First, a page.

A Woman to Her Lover” presents love in another way: it is about the way men see and treat women in the nineteenth century. It is unusual for a woman in this period of time to express her feelings about love and marriage in this way. In the time this poem was written, women were forced to get married to who their parents told them to get married to, they would not have any say in the matter and would not usually go against their parents wishes. Walsh describes three different types of marriages and explains why she would not want any of those kinds of marriages.
Unlike the other two poems, “When We Two Parted” was written by a man and so shows a different view about love. This poem is unusual because men are not usually seen as being heartbroken and this poem shows a view of a broken hearted man. This poem is about two people who are having a secret affair, until the woman abandons the man, leaving him heartbroken. The connection between the three poems is that they all show strong women who know what they want. “A Woman to Her Lover” is split into four stanzas, but they are not of equal length.
The best marriage that she describes has the longest stanza to show what she wants. The first three stanzas talk about three different kinds of marriages. She ends the first two paragraphs with “I refuse you! ” , she is giving him an outright rejection and referring to him as a “fool” shows him that she is not interested in him if that is the type of marriage he wants. The effect of free verse in “A Woman to Her Lover” is to make is sound almost speech like. “When We Two Parted” and “Villegiature” are also split into four stanzas but the stanzas are of equal length.
They both follow the same rhythm throughout the poem. They both use a rhyme scheme typical of love poetry but the poets present unusual love. The slow rhyme scheme is used because they are both recounting a memory from the past almost story like. “A Woman to Her Lover” builds up the first three paragraphs to the final forth when she is explaining how she wants love to be presented to her; “our co-equal love” … “live and work. to love and die with you”, this phrase contrasts almost like wedding vows.
The storyline develops from her saying what she doesn’t want in a marriage, to what she does want which is equality and love. In the poem “Villegiature” the storyline develops the opposite way: “Romeo’s way. And through the blossom climbed and kissed me. ” After complimenting him on his romantic ways, she changes her view of him, “I did not love you” … “Oh dear! ” … “you always bore me”; she refers to Romeo who fits in with romantic tradition but shatters the image with her sarcasm and humour. She comes back to reality and admits to how she really feels, by using “Oh dear! she comes across as sarcastic and shows she has no sympathy for the man.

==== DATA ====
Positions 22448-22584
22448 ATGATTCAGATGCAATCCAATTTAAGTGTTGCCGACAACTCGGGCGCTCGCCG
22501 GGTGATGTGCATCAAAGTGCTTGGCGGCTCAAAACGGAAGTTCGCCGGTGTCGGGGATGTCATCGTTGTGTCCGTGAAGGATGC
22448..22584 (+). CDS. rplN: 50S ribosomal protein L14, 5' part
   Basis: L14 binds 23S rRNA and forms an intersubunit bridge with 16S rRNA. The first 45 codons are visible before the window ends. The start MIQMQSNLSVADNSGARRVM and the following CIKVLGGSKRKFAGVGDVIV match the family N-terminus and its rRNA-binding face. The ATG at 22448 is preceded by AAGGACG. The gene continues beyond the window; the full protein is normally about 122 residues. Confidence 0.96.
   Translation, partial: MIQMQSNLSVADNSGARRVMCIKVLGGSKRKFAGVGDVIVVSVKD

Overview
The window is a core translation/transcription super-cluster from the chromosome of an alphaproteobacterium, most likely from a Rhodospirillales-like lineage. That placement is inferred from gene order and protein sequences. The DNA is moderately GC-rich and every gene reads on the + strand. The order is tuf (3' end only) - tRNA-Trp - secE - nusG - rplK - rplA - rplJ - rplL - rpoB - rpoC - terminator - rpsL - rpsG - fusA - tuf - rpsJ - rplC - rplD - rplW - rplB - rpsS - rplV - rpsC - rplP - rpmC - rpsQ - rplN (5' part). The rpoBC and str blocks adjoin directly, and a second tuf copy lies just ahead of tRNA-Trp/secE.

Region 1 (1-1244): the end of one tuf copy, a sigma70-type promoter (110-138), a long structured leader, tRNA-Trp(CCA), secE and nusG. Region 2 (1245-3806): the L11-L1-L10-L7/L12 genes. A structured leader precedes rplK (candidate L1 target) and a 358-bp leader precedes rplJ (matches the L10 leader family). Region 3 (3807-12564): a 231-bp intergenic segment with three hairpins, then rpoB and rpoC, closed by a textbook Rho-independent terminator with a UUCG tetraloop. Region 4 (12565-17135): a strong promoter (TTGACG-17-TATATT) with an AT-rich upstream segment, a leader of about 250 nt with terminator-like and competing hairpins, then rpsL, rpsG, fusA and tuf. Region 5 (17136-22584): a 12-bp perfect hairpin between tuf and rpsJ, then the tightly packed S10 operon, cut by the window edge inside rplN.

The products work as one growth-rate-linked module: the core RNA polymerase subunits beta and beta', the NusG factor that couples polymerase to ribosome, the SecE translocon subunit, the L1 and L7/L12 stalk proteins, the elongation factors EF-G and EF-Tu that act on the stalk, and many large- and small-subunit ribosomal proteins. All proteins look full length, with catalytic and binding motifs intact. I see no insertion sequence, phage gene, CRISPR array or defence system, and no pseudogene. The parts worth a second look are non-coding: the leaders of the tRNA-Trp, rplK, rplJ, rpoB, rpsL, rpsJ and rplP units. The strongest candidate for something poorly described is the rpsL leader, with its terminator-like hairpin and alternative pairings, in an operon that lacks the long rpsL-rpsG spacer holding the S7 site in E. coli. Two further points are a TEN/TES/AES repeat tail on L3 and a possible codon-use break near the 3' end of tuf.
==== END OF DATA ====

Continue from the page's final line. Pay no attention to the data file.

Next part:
“When We Two Parted” also ends in a sad way leading to heartbreak, “In secret we met – In silence I grieve. ” The repetition of silence emphasises the fact that it was a secret relationship and so he cannot share his pain with anybody. The man is being rejected by the woman after having what seemed like a loving relationship. Walsh uses a lot of alliteration in “A Woman to Her Lover”: “whose every deed and word and wish” … “hand holding hand” she uses this phrase to emphasise their togetherness.
She uses many poetic techniques to show how happy they could be if he fulfilled her wishes of their marriage, “stars to laugh with joy”, this is a powerful metaphor that shows the effect on the world and also seemingly represents their love, marriage and happiness. Nesbit does not use many poetic techniques in “Villegiature”. However she does use a metaphor to represent a thing of the past: “ghost” is used to describe her lover in a memory where he would climb up to her window, although she refers to him with something that is usually associated with a negative connection.
All three poems presented love in a different way. “A Woman to Her Lover” shows the most interesting way love is presented as it is the most honest. Walsh talks about how different people can view love and also how she would want love to be. “Villegiature” presents sort of “fake” love where there is no love for her to the man but Nesbit is trying to convince herself there is even though the only love there is the unreturned love from the man to the woman. “When We Two Parted” shows a sad way of how love that ends in heartbreak. It is also an honest poem as it shows love can grow and then fade away.